Home Industry News Aquatic foods’ global consumption increases by 3% in 61 years

Aquatic foods’ global consumption increases by 3% in 61 years

by Goddie Ofose
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The Food and Agricultural Organisation (FAO) has stated that global consumption of aquatic foods, excluding algae, has increased at an average annual rate of 3.0 per cent since 1961, reaching 20.2 kilogram per capita.

According to the FAO, the increase is more than double of consumption in the 1960s, adding that the growth in aquaculture, particularly in Asia, lifted total production of fisheries and aquaculture to an all-time high of 214 million tonnes in 2020.

In a statement obtained from its website tagged, “FAO 2022 Flagship Report,” the United Nation (UN) food body said that the state of world fisheries and aquaculture revealed that aquaculture has witnessed dramatic growth, projecting that consumer demand is expected to drive further expansion.

The statement added that the FAO is committed to the “Blue Transformation,” a visionary initiative to meet the twin challenges of food security and environmental sustainability while ensuring equitable outcomes and gender equality.

The FAO stressed that fisheries and aquaculture could contribute more to improve global food security and nutrition, but advocated that efforts must be stepped up to ensure further development is efficient, inclusive and sustainable while recognising the vital role of small-scale fishers and fish farmers.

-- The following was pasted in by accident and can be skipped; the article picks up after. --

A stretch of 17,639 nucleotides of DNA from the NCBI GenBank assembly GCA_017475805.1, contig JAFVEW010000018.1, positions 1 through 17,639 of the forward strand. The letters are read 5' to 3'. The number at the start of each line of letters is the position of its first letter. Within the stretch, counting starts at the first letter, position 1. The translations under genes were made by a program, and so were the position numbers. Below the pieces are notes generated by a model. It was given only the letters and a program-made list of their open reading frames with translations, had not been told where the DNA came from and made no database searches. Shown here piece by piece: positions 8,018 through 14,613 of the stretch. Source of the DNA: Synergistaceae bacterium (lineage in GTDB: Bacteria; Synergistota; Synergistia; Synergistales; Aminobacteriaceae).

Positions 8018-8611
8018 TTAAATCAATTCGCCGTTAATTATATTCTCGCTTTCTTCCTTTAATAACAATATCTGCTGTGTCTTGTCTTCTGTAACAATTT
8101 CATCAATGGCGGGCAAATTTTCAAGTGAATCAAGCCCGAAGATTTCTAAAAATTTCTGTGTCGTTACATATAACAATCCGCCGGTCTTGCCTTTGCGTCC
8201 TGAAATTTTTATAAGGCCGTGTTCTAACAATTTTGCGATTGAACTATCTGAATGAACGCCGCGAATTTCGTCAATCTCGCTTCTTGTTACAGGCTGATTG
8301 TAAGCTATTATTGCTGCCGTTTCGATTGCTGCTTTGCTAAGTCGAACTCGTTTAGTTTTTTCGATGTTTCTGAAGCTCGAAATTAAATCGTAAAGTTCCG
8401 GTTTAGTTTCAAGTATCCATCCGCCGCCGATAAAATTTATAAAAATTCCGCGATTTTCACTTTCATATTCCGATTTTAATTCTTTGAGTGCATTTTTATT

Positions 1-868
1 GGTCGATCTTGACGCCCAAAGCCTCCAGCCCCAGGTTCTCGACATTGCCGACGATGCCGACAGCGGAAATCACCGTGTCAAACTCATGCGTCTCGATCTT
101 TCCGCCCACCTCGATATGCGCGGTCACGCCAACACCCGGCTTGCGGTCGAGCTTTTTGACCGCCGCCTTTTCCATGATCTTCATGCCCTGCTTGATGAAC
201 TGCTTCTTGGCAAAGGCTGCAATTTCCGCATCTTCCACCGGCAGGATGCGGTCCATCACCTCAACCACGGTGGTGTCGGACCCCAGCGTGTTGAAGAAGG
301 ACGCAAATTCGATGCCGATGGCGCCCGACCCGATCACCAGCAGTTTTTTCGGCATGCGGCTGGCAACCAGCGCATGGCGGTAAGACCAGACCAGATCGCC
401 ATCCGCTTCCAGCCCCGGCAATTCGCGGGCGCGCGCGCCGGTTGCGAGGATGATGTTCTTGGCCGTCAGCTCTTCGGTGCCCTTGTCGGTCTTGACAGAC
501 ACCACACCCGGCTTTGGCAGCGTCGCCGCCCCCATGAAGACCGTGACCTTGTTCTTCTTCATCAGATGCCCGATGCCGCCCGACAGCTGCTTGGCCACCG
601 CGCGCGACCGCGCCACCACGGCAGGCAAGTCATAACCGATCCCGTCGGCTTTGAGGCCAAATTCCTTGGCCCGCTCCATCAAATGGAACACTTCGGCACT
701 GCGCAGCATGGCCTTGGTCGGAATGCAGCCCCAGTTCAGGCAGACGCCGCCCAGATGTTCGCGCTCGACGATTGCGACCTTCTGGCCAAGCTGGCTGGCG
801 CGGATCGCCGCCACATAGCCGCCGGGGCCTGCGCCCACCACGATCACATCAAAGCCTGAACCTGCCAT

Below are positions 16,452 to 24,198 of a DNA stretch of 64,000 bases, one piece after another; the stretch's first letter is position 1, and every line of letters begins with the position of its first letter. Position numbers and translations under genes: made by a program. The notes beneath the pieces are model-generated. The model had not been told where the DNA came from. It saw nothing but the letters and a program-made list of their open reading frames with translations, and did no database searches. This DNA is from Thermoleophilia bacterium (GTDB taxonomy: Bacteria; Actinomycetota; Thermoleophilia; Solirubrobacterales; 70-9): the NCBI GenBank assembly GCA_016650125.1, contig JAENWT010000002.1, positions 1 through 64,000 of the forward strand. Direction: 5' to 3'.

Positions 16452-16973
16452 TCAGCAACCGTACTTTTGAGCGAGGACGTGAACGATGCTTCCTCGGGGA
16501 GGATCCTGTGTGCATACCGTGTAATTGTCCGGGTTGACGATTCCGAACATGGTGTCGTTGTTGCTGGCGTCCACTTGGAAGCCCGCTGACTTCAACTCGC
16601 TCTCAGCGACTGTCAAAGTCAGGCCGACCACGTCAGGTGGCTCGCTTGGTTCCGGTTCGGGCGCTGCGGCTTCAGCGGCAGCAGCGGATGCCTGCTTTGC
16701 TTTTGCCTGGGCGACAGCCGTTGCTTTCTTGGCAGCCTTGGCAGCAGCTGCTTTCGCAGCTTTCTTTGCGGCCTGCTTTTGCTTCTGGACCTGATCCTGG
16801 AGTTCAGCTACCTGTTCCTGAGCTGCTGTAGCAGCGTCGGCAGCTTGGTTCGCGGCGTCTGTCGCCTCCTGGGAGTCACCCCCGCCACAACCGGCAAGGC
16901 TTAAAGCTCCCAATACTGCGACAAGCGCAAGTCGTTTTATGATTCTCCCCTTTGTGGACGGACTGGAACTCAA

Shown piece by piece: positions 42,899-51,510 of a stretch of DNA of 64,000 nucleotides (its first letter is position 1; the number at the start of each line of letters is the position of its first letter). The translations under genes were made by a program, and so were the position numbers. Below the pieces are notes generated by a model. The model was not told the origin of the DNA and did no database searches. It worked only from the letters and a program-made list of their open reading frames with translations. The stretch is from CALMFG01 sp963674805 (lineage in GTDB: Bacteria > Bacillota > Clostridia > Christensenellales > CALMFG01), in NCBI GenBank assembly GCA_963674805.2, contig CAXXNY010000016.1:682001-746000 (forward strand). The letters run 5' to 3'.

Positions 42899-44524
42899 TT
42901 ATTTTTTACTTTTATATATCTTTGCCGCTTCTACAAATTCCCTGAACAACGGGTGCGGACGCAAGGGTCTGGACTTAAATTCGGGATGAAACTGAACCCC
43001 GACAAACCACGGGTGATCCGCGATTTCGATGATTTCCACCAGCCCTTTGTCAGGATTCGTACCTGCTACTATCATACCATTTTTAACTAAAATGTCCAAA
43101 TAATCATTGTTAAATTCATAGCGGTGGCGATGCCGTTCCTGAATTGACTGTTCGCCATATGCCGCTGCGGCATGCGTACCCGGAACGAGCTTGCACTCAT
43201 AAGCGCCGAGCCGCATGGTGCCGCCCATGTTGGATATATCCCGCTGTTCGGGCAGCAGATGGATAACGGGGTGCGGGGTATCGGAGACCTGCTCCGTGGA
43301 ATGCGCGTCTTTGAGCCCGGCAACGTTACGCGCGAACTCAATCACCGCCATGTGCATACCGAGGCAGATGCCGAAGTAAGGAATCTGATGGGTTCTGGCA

The FAO Director General, Mr. Qu Dongyu, said at the 35th session of the Committee on Fisheries (COFI35), which is the only global inter-governmental forum that provides recommendations and policy advice to governments, regional fishery bodies, civil society organisations, as well as the private sector and international community, said that as the world is facing acute food shortages, fisheries and aquaculture play an increasingly important role in providing food, nutrition and jobs across the world.

Dongyu said: “This week’s COFI meeting will discuss how to grow global aquaculture sustainably and equitably, improve fisheries management and increase efforts to eliminate Illegal, Unreported and Unregulated (IUU) fishing, and how to ensure biodiversity conservation and sustainable development of fisheries and aquaculture in the context of a changing climate.”  

Qu also announced the launch of the first-ever FAO fish recipe book, the product of his initiative at the last session of COFI, and invited members and FAO staff to share how they experience fish as food in their lives.

The book combined food recipes from around the world with FAO’s technical information on the ecology, sustainability and nutritional content of the fish used in the recipes, some submitted by renowned chefs.  

He said: “We can all do more, and we must continue to listen to the voices and needs of small-scale, fishers, fish farmers and fish workers. We are paying tribute to the “women, men, youth, indigenous peoples and rural communities who are the backbone of the small-scale fisheries and aquaculture sub-sectors.

“Today, we are here to recognize and support this historic, yet dynamic and innovative way of living, and to preserve it for future generations.”

Qu stressed the importance of developing national plans and strategies in support of small-scale fisheries and aquaculture, building on established instruments such as the voluntary guidelines for securing sustainable small-scale fisheries in the context of food security and poverty eradication.

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